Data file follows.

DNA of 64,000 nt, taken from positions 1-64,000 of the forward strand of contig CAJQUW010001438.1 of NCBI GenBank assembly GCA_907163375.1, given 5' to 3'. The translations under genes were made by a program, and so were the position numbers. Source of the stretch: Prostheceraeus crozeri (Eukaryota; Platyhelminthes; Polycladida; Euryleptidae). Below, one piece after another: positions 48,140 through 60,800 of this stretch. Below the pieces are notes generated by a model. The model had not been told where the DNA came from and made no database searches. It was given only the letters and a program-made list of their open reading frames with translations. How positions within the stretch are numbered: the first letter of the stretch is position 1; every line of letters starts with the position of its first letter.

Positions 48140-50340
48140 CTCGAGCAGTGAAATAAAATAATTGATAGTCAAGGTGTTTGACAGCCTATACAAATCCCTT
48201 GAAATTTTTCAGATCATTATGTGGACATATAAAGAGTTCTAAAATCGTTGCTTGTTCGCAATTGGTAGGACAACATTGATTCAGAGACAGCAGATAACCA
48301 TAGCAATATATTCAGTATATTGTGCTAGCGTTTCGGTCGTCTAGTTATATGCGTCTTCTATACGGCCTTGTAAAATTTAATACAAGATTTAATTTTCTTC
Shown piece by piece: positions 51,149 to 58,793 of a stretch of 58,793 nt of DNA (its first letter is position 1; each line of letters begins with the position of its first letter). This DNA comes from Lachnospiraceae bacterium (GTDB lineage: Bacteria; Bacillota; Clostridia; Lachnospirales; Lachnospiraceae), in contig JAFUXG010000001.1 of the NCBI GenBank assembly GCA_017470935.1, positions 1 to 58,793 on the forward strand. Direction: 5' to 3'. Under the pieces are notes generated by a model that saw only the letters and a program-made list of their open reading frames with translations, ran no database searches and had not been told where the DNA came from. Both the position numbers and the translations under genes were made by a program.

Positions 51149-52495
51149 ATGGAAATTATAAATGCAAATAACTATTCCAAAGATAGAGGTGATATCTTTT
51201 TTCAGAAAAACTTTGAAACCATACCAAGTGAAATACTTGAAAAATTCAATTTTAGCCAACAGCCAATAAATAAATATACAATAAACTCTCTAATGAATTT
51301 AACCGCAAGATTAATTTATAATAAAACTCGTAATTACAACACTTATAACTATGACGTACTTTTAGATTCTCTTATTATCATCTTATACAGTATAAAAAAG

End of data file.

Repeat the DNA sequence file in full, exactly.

DNA of 64,000 nt, taken from positions 1-64,000 of the forward strand of contig CAJQUW010001438.1 of NCBI GenBank assembly GCA_907163375.1, given 5' to 3'. The translations under genes were made by a program, and so were the position numbers. Source of the stretch: Prostheceraeus crozeri (Eukaryota; Platyhelminthes; Polycladida; Euryleptidae). Below, one piece after another: positions 48,140 through 60,800 of this stretch. Below the pieces are notes generated by a model. The model had not been told where the DNA came from and made no database searches. It was given only the letters and a program-made list of their open reading frames with translations. How positions within the stretch are numbered: the first letter of the stretch is position 1; every line of letters starts with the position of its first letter.

Positions 48140-50340
48140 CTCGAGCAGTGAAATAAAATAATTGATAGTCAAGGTGTTTGACAGCCTATACAAATCCCTT
48201 GAAATTTTTCAGATCATTATGTGGACATATAAAGAGTTCTAAAATCGTTGCTTGTTCGCAATTGGTAGGACAACATTGATTCAGAGACAGCAGATAACCA
48301 TAGCAATATATTCAGTATATTGTGCTAGCGTTTCGGTCGTCTAGTTATATGCGTCTTCTATACGGCCTTGTAAAATTTAATACAAGATTTAATTTTCTTC
Shown piece by piece: positions 51,149 to 58,793 of a stretch of 58,793 nt of DNA (its first letter is position 1; each line of letters begins with the position of its first letter). This DNA comes from Lachnospiraceae bacterium (GTDB lineage: Bacteria; Bacillota; Clostridia; Lachnospirales; Lachnospiraceae), in contig JAFUXG010000001.1 of the NCBI GenBank assembly GCA_017470935.1, positions 1 to 58,793 on the forward strand. Direction: 5' to 3'. Under the pieces are notes generated by a model that saw only the letters and a program-made list of their open reading frames with translations, ran no database searches and had not been told where the DNA came from. Both the position numbers and the translations under genes were made by a program.

Positions 51149-52495
51149 ATGGAAATTATAAATGCAAATAACTATTCCAAAGATAGAGGTGATATCTTTT
51201 TTCAGAAAAACTTTGAAACCATACCAAGTGAAATACTTGAAAAATTCAATTTTAGCCAACAGCCAATAAATAAATATACAATAAACTCTCTAATGAATTT
51301 AACCGCAAGATTAATTTATAATAAAACTCGTAATTACAACACTTATAACTATGACGTACTTTTAGATTCTCTTATTATCATCTTATACAGTATAAAAAAG